Canadian regulators have declared that all citizens should have access to high-speed internet, even in remote areas. The Canadian Radio-television and Telecommunications Commission (CRTC) has ruled that minimum broadband speeds of 50 Mbps download and 10 Mbps upload speeds are now a “basic telecommunications service.” Furthermore, it said all customers should have unlimited data options and not be capped, as they often are in rural areas.
The Canadian definition is now double that of the US, and that’s not an accident, as the CRTC carefully considered targeted speeds in other nations. “They are ambitious targets but I think they’re realistic,” CRTC chairman Jean-Pierre Blais told the Globe and Mail. “The U.S. is at 25 [Mbps], Australia’s at 25, Europe generally is targeting 30 and Germany is at 50. So we didn’t want to be in the middle of the pack.”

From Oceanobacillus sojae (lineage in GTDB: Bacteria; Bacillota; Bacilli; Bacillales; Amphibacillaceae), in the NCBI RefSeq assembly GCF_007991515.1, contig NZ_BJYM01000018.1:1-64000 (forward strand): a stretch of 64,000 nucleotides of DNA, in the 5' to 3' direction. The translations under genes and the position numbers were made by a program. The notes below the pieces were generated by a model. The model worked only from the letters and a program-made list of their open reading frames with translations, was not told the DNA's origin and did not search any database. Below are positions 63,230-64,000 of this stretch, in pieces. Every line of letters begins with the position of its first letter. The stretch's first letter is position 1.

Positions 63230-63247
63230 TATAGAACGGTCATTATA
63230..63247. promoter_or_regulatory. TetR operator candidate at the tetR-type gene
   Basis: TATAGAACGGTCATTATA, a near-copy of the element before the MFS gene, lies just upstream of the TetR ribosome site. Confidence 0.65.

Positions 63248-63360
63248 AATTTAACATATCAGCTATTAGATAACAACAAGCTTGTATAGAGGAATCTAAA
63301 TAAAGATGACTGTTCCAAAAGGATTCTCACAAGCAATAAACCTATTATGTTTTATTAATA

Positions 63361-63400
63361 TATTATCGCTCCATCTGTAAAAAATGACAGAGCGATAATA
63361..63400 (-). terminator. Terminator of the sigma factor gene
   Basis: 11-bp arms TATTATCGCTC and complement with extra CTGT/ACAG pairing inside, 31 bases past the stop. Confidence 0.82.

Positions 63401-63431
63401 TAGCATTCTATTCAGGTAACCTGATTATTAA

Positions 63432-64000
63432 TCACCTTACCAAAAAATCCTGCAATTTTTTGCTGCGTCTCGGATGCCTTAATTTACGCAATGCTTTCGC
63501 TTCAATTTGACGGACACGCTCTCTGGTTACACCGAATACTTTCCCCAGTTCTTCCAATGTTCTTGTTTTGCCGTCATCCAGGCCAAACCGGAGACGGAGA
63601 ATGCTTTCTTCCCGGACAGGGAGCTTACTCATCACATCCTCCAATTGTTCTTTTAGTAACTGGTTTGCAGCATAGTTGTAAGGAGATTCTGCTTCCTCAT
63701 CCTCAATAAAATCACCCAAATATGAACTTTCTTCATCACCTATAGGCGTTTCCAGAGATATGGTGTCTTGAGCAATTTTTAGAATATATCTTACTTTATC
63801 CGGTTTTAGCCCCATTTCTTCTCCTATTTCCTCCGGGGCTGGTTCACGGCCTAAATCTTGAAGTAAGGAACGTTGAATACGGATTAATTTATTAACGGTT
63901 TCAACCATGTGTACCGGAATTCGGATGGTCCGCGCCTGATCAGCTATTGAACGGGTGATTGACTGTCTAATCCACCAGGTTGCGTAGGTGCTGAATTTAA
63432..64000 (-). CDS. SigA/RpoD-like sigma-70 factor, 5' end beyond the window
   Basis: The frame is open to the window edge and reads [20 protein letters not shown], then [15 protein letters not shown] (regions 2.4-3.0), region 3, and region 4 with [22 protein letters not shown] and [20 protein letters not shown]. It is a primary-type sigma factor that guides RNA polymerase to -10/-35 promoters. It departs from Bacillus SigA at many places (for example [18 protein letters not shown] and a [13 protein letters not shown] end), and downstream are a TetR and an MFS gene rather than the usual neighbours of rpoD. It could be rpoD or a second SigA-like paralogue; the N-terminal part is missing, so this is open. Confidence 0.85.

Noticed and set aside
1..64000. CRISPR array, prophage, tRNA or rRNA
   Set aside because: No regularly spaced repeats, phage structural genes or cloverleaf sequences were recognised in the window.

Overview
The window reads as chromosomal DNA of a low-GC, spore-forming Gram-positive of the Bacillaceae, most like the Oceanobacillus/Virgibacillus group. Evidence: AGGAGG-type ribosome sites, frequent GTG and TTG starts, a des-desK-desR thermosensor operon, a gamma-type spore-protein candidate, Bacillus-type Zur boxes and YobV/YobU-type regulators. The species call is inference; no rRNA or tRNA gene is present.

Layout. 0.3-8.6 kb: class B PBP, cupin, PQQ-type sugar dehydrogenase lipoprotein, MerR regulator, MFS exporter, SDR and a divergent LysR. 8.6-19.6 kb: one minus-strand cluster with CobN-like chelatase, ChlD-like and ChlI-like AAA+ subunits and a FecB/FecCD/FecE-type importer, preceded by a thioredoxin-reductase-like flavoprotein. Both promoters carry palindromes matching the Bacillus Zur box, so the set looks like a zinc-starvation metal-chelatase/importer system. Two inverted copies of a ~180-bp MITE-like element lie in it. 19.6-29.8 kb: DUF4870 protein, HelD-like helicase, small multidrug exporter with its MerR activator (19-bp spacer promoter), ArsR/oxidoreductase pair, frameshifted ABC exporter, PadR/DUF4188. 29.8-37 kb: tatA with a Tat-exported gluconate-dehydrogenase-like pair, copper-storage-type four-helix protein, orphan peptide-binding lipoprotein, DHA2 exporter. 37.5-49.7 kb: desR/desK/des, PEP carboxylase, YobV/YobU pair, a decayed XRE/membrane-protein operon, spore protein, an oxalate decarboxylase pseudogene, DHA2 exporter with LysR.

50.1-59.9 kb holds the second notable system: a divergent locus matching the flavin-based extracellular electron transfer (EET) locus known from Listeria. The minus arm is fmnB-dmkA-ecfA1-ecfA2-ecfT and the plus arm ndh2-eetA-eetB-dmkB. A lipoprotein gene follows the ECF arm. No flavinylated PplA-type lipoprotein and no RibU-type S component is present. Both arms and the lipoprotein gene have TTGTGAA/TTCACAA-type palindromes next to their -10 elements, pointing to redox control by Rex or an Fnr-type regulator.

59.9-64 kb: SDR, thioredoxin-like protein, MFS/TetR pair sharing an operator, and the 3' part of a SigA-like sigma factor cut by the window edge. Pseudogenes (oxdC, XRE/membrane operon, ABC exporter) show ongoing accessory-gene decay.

They are ambitious targets but I think they’re realistic. The U.S. is at 25 Mbps, Australia’s at 25, Europe generally is targeting 30 and Germany is at 50. So we didn’t want to be in the middle of the pack.
While Canadian cities already meet those targets, many rural areas of the vast country have poor speeds and capped data. To help bring them up to par, the CRTC launched a $750 million fund for projects in areas that don’t meet its speed targets. That will go in hand with a $500 million federal fund aimed at beefing up backbone connections going into small communities. All of that will be “complementary to existing and future private investment and public funding,” the regulator said.
The CRTC added that “broadband internet access services are necessary to the quality of life for Canadians and empowers them as citizens, creators and consumers,” adding it’s also necessary for businesses to compete, particularly in smaller communities. The FCC, under Tom Wheeler, used similar arguments in the US to rule that the internet is a utility, not a luxury, giving it more control over what ISPs can and can’t do. Under a Trump administration, however, all of that is now in doubt.
Via: Globe and Mail